Weather analytics help forecast, prevent and mitigate outages

Big Data Evangelist, IBM

Weather is a never-ending source of exploitable energy. It’s also a major reason why companies that specialize in delivering energy to consumers can’t rest, even for a minute. As long as the sun beats down and the wind blows, utilities that harvest solar and wind power are assured of steady supplies of energy.

But during a sweltering summer or a winter freeze, not only some but all utilities—including those that burn fossil fuels—must support customers’ urgent demands for air conditioning or heating. And when storms sever transmission wires, blacking out whole cities, utilities must be able to jump into emergency response mode without losing a beat. Consequently, every energy or utility firm, whether doing energy exploration and extraction or specializing in energy production and distribution, needs weather data analytics, not least for several foundational applications:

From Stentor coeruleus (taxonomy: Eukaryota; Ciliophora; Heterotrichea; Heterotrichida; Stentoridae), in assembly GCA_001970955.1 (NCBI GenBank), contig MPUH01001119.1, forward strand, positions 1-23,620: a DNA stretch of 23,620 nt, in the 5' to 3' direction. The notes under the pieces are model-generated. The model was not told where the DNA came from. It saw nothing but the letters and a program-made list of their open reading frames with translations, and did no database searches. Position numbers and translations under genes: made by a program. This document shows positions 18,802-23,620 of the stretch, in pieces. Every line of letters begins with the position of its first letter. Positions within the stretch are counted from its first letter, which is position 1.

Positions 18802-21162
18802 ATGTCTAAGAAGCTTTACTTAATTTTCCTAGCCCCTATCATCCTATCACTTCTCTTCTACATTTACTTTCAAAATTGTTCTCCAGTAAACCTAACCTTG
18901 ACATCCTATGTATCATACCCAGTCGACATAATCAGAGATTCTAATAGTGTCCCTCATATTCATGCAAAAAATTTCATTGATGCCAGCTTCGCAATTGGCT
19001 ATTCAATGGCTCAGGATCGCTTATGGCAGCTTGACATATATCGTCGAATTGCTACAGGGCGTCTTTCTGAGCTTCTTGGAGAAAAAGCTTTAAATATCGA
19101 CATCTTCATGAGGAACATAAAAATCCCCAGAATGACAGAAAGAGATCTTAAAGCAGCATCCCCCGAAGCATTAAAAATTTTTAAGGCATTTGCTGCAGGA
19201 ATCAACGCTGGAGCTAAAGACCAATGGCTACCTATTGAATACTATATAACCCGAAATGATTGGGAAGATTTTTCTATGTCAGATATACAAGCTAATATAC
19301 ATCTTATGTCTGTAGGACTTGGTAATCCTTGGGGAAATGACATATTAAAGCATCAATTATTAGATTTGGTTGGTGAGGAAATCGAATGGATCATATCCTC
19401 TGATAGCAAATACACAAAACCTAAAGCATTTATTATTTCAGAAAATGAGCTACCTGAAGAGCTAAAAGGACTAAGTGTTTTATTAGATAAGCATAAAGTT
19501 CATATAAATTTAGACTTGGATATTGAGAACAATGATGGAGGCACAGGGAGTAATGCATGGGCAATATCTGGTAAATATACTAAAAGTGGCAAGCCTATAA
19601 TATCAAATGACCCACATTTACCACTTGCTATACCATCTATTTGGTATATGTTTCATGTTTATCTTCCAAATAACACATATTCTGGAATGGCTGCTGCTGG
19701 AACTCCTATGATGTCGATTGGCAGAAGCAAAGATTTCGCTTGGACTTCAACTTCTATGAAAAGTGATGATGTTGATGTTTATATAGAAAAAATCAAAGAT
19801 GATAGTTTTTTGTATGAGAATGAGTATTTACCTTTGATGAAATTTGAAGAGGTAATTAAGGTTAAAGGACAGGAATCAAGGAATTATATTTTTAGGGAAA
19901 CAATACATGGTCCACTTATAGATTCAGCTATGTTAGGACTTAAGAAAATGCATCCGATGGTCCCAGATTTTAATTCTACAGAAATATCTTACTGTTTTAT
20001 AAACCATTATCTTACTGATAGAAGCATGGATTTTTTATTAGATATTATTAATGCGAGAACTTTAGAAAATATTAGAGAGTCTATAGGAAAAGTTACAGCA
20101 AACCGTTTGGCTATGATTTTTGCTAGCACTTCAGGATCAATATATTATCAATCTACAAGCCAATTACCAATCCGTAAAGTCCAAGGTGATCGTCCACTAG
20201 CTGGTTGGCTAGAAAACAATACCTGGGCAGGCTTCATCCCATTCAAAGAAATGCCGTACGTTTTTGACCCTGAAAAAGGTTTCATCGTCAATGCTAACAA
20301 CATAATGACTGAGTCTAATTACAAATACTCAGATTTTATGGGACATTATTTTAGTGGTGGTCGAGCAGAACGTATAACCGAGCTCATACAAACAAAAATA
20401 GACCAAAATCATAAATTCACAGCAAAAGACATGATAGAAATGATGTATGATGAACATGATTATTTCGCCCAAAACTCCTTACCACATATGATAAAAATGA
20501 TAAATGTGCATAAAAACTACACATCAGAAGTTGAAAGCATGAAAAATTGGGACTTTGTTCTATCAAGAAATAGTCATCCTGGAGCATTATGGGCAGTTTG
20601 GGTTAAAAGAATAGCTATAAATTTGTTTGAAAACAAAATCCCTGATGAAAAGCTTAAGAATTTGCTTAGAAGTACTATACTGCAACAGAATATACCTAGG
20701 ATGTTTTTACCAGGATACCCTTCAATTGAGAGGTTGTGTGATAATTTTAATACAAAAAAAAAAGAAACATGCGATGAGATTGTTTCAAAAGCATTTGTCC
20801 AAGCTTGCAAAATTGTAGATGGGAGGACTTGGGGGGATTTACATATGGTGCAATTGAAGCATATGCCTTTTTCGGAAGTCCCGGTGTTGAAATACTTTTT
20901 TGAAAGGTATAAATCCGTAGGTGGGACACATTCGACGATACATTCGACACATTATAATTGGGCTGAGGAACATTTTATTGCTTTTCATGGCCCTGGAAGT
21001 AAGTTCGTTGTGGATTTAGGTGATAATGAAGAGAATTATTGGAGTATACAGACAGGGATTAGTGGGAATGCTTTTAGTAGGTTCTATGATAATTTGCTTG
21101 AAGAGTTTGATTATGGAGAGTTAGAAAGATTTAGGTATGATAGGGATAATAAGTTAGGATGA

• Outage prediction, prevention and remediation
    Outages caused by adverse ice, wind, tornado or hurricane events—even by lightning strikes—can cost utilities as much as $60 million for a single event. But weather data analysts can leverage granular meteorological, geospatial and infrastructure data to forecast the likelihood of outages, even at the neighborhood and street level. Just as important, they can identify measures that can help prevent likely outages—as well as evaluate the logistical requirements for responding promptly to outages that do occur.